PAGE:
Total $50 to $295 a Year...
Updated Building Code Could Produce Long-Lasting Benefits
The study examined the cost effectiveness of increasing the state’s residential energy code in new home construction. Nebraska last updated its statewide energy code in 1983.
This study compares the first year and life cycle cost impact of:
The findings were clear: An upgrade to the 2000 International Energy Conservation Code from the 1983 Model Energy Code would generate dollar savings from reduced energy use in excess of any mortgage payment increases due to higher construction costs. The difference would mean a Nebraska homeowner could pocket between $50 and $295 a year in savings, depending on where the homeowner lived. Figure A illustrates the savings for four different house sizes in four Nebraska cities.
An upgrade to the 2000 International Energy Conservation Code from the current average code used across the state produced first year net savings in every case, as illustrated in Figure B. While the savings are not as dramatic, they are still compelling: The difference would mean a Nebraska homeowner could pocket between $25 and $124 a year in savings, depending on where the homeowner lived.
Hundreds of Thousands of Dollars Saved Statewide
Based on statewide housing construction figures, an upgrade from the current state average to the 2000 International Energy Conservation Code would produce a combined first year cost savings of $254,000 for buyers of new homes this year. And their savings will grow in subsequent years as energy costs rise. Over the next thirty years, the houses built during a single year will provide their collective owners with $5.5 million in net savings. These savings would be available to the homeowners for additional expenditures, which could bolster the state’s economy.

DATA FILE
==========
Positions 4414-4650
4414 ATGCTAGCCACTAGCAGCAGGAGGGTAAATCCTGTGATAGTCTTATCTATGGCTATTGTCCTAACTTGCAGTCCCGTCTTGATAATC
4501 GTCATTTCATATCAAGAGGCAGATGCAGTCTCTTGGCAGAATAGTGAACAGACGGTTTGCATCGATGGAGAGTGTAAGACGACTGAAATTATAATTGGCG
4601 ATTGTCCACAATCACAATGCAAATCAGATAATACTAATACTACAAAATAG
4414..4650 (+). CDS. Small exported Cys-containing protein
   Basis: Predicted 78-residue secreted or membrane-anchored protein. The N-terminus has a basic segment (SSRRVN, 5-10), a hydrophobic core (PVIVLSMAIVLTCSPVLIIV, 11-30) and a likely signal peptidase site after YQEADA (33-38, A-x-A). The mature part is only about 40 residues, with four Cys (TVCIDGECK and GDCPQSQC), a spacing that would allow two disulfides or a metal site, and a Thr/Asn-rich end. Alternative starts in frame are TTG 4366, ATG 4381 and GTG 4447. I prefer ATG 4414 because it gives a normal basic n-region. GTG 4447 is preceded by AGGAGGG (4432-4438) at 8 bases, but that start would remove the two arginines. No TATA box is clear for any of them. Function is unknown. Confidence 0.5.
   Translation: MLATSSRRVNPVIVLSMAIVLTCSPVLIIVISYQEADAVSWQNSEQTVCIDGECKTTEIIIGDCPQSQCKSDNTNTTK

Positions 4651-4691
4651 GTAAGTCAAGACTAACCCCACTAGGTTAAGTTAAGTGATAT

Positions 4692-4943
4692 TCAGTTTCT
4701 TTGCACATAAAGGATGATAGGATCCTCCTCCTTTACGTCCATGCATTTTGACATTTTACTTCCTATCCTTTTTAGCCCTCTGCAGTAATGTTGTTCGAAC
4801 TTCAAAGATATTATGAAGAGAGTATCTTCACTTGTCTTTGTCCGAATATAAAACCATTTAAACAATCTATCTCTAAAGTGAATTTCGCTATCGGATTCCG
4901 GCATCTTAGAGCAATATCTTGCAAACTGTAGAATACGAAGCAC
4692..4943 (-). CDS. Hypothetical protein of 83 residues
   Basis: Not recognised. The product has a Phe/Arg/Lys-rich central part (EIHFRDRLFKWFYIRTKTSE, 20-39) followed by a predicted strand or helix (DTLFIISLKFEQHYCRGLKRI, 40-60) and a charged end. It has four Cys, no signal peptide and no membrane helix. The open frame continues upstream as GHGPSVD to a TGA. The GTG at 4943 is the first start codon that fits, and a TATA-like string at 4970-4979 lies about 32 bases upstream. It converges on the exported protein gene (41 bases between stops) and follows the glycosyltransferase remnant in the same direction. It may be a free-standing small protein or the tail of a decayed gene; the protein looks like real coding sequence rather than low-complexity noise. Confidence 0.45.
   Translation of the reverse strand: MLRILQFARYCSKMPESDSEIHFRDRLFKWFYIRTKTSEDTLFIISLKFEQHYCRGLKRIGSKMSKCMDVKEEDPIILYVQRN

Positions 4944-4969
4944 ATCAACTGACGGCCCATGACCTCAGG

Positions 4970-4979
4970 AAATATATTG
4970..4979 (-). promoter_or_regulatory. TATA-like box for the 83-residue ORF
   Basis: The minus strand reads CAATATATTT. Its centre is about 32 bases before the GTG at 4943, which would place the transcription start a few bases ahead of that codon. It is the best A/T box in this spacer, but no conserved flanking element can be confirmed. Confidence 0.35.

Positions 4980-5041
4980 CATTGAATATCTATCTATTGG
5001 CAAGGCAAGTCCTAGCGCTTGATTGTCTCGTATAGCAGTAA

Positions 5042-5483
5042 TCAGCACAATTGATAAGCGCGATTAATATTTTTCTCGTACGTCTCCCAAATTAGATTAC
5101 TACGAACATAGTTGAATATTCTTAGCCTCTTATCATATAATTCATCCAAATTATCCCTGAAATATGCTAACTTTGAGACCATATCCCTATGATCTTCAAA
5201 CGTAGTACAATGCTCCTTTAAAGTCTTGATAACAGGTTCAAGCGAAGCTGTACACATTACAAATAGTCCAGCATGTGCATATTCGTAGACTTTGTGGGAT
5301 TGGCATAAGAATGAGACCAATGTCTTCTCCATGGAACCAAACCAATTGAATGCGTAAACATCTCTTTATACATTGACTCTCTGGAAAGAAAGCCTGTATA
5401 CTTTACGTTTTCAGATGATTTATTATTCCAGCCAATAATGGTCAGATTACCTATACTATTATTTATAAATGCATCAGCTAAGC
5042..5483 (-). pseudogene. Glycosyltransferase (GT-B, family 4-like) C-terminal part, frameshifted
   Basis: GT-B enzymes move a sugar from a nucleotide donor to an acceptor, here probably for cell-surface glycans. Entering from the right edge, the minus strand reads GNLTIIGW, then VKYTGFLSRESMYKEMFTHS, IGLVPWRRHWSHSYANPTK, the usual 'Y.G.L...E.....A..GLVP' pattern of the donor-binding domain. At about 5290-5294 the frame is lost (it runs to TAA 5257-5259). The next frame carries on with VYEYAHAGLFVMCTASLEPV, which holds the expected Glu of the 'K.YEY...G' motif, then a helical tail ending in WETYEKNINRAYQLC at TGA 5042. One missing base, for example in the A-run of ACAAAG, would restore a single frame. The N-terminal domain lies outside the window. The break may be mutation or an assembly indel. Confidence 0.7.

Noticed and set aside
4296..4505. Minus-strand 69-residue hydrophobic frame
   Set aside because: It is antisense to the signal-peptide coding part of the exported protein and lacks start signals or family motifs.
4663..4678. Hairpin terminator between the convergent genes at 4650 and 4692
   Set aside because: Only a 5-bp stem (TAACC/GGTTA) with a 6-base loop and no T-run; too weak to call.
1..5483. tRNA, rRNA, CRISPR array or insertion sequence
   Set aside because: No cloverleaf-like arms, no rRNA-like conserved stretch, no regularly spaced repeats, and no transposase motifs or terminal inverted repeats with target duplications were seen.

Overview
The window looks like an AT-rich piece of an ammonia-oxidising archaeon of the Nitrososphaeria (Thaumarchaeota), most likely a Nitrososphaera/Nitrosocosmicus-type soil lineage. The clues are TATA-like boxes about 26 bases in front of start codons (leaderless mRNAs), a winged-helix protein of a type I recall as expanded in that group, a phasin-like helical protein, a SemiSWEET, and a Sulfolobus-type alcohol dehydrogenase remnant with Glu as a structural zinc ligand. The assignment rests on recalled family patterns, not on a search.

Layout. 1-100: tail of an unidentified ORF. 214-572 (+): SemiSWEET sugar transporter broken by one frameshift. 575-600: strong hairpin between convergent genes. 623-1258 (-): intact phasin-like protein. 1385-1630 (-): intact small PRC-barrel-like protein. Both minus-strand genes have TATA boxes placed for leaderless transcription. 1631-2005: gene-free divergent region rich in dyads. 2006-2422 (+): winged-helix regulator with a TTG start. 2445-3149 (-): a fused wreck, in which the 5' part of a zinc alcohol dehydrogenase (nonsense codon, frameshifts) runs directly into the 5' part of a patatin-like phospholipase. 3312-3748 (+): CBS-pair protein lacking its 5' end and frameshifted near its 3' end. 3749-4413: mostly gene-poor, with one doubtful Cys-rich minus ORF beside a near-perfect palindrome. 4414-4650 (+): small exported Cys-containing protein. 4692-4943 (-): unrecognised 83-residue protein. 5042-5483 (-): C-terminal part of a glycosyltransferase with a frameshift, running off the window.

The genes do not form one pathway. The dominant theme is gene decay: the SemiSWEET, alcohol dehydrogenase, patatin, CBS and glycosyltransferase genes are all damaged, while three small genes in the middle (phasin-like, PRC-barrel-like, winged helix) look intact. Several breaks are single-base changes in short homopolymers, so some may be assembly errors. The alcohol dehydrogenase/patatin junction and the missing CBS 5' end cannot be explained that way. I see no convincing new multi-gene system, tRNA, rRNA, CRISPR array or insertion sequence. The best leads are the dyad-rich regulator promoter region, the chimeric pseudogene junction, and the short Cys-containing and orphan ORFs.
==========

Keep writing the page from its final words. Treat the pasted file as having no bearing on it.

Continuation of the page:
After implementation of the 2000 International Energy Conservation Code, savings will continue to grow as more of Nebraska’s housing stock is built to the new standard. Adoption of the 2000 International Energy Conservation Code by the State of Nebraska will result in more than $59.6 million (in 2003 dollars) saved over the life of the houses built before 2015, even if there is no housing growth during this period. Because these savings come from reductions in energy use, adoption of the 2000 International Energy Conservation Code would also help to shield Nebraska homeowners from future fluctuations in energy prices.
Savings Are Compounded
Other benefits to the state included additional investments in construction cost, which translates to approximately 1.13 million dollars in the first year, benefiting local builders and suppliers while increasing the value of the state’s residential infrastructure. While the new code would require marginally higher construction costs, any increase in mortgage payments is more than offset by the annual energy savings. The actual first year energy savings are $340,000, and will continue to compound each year as more houses are constructed to the upgraded standard. With more than 80 percent of the money Nebraskans spend on energy leaving the state, this savings produces a strong and immediate benefit for the state’s economy. Thus, the code upgrade benefits builders, suppliers, homeowners and the state.
About the Study
The study considered the reduction in energy costs associated with energy code upgrades and compared those savings to any increases in costs of construction required to meet the code. Weather conditions, construction costs and utility rates were considered for four cities selected to represent climate zones in the state: Chadron, McCook, Norfolk, and Omaha.
Details, including how the building components were constructed to meet the various codes, how the state average requirements were determined, development of the usage patterns, economic data used in the cost calculations, the basis for choosing the four cities mentioned above, and the documented sources were included in the full report.